The fast-emerging conventional wisdom is that a bipartisan No Labels ticket in the 2024 presidential race would benefit Donald Trump by pulling more votes away from President Biden. Hence the increasingly urgent Democratic pushback on No Labels’s plans.
But a new poll calls that conventional wisdom somewhat into question.
Thus far, those of us who have tried to gauge the potential impact of such a ticket have not had much to work with. No Labels’s own polling from December suggested that Trump gains when a “moderate independent candidate” is included, moving from a one-point lead to a five-point lead — a four-point gain. A poll last month commissioned by No Labels’s critics showed much the same: The presence of a generic independent candidate moved Trump from down four points to leading by one — a five-point gain for Trump.
But as we’ve noted, much could depend on who the candidates actually are and the atmosphere next year.
But Monmouth University pollsters have dug a little deeper. And the data suggests it might not be as simple as the conventional wisdom suggests.
The poll tested three races: one with just Trump and Biden; one that also included a generic “fusion” ticket; and one with two specific candidates on that fusion ticket — Sen. Joe Manchin III (D-W.Va.) and former Utah governor Jon Huntsman Jr. (R). (Those two men attracted attention as a potential ticket this week by leading No Labels events in New Hampshire.)
Initially, Biden leads Trump by seven points (47-40) in the head-to-head among those who will “definitely” or “probably” vote for either one. But unlike the other polls, Monmouth’s shows no significant shift when a third-party ticket is introduced. With a generic “fusion” ticket, Biden’s edge actually goes to nine points. With Manchin and Huntsman specifically, Biden has a six-point edge.
Also notable: More Republicans (25 percent) than Democrats (18 percent) say they would at least “probably” vote for a generic fusion ticket. And more also say they would “probably” vote for a Manchin-Hunstman ticket — 15 percent of Republicans to 8 percent of Democrats.
It bears emphasizing that, in all likelihood, these numbers of people wouldn’t wind up actually voting for such tickets; third-party tickets almost always poll better than they ultimately perform, because voters ultimately want to choose between candidates who have a chance of winning.
But there, too, the Monmouth numbers are interesting.
The pollster tried to simulate such a situation — one in which it was looking like that ticket could indeed become a spoiler in the race.
When it floated the idea that such a third-party ticket might actually help Biden, the numbers of Republicans and Democrats who still say they would vote third-party is nearly equal; 14 percent of Republicans say they would, and 13 percent of Democrats say they would.
But when it floated the idea that such a ticket could play a spoiler and help Trump — the specific scenario about which Democrats are warning — Democrats are significantly less likely to vote third-party (7 percent) than are Republicans (19 percent). In that scenario, Biden’s initial seven-point edge effectively grows to 10 points, 43-33.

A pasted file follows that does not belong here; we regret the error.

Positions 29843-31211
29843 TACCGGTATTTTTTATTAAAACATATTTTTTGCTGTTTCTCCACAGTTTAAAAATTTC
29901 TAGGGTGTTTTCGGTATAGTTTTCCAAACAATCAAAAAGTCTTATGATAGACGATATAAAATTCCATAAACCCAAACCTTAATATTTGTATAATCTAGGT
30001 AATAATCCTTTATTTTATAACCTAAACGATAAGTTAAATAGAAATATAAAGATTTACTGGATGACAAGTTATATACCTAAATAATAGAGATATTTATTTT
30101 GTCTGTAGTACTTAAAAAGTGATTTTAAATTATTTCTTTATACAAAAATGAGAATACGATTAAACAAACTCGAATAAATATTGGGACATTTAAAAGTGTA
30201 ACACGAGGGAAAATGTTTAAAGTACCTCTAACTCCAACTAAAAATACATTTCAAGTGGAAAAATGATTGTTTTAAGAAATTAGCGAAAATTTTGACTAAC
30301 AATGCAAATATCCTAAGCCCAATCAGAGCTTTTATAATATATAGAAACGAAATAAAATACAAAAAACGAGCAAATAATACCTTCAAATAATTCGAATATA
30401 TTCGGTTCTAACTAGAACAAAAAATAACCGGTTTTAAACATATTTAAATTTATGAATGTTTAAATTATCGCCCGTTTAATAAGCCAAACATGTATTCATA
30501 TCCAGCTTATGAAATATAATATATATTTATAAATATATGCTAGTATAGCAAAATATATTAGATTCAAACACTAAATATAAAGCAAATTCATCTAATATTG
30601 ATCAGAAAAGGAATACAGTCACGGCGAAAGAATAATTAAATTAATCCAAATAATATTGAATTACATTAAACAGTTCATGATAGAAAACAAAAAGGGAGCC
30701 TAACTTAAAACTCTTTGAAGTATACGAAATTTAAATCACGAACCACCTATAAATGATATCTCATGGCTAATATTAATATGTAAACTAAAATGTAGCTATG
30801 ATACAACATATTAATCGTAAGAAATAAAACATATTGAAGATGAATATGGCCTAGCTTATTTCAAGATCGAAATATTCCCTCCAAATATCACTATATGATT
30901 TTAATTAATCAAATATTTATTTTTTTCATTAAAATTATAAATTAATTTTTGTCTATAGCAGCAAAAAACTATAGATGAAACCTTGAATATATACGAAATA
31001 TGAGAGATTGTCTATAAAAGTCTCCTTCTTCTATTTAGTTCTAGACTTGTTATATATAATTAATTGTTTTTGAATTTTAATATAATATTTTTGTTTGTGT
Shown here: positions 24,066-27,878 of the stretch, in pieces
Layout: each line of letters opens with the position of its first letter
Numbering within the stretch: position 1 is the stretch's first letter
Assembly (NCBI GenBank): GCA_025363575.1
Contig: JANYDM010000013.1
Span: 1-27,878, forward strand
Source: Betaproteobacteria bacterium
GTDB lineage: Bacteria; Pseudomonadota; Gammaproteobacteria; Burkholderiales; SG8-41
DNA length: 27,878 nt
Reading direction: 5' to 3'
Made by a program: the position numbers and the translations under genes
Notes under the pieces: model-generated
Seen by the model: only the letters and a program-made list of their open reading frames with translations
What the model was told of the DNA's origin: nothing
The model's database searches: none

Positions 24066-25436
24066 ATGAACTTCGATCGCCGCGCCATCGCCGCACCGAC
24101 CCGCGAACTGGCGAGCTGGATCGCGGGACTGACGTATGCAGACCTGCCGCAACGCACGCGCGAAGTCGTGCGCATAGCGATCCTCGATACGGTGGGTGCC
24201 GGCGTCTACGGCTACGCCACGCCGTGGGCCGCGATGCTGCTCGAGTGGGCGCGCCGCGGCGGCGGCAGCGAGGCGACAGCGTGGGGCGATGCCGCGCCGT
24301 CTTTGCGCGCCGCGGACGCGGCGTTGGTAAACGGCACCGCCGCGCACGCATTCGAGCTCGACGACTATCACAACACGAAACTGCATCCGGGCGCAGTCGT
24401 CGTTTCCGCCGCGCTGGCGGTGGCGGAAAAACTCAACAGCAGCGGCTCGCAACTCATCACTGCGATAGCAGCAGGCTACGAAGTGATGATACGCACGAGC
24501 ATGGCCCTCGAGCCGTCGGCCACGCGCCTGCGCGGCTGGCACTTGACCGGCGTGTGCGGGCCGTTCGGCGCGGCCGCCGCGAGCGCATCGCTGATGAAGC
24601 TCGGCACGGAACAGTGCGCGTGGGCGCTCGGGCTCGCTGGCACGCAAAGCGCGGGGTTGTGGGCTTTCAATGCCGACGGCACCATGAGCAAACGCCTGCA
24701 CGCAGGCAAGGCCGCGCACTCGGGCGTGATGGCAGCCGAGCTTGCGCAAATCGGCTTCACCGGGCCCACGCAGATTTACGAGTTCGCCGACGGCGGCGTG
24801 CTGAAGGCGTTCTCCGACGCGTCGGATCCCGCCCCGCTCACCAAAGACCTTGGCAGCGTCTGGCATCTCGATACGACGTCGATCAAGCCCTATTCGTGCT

This is just one poll, but it suggests a few things.
One is that, were Democrats to make a strong case that a No Labels ticket was going to help Trump (as they’ve set about doing), it could insulate their side from its effects. It’s not a given that that message would register with casual voters, but it does seem there is a scenario in which there could be as many or more disillusioned Republicans who would be willing to go the third-party route. That’s particularly if Trump, the great mobilizer of the Democratic base, is the alternative, and perhaps if Trump’s legal problems prove to be more of an albatross than they are right now.
Another thing the poll suggests is that perceptions of the ticket itself could matter. People might generally like the idea of an independent candidate — they long have, in theory at least — but not necessarily a fusion ticket with a Republican and a Democrat.
Further, the specific Republican and Democrat would matter. As we’ve noted, Manchin is a Democrat, but he’s actually significantly more well-liked among Republicans. Pair him with a standard-issue, traditional Republican who has broken with Trump (such as Huntsman), and the ticket actually would seem more ideologically aligned with conservatives.
(We’ve wagered that No Labels might feel pressure to put a Republican at the top of the ticket because of the pushback it has received from Democrats. The Monmouth poll, notably, tested Manchin-Huntsman tickets with each man as the actual nominee, finding similar results in both situations.)
None of which means the fears about what a No Labels ticket could mean for Biden are unwarranted. William A. Galston, writing in the Wall Street Journal, and Al From and Craig Fuller, writing in The Washington Post, lay out convincing cases that the group would help Trump. No Labels has insisted it will field a ticket only if it is viable and will not benefit Trump. Critics have expressed suspicion about its motives, particularly given that the group will not reveal its donors — one of whom is reportedly the conservative megadonor Harlan Crow.
But the data on which we’ve based those assumptions to date has been limited. Thankfully, we’re now getting more to fill out the picture, and we should have plenty by the time No Labels makes its decision in April.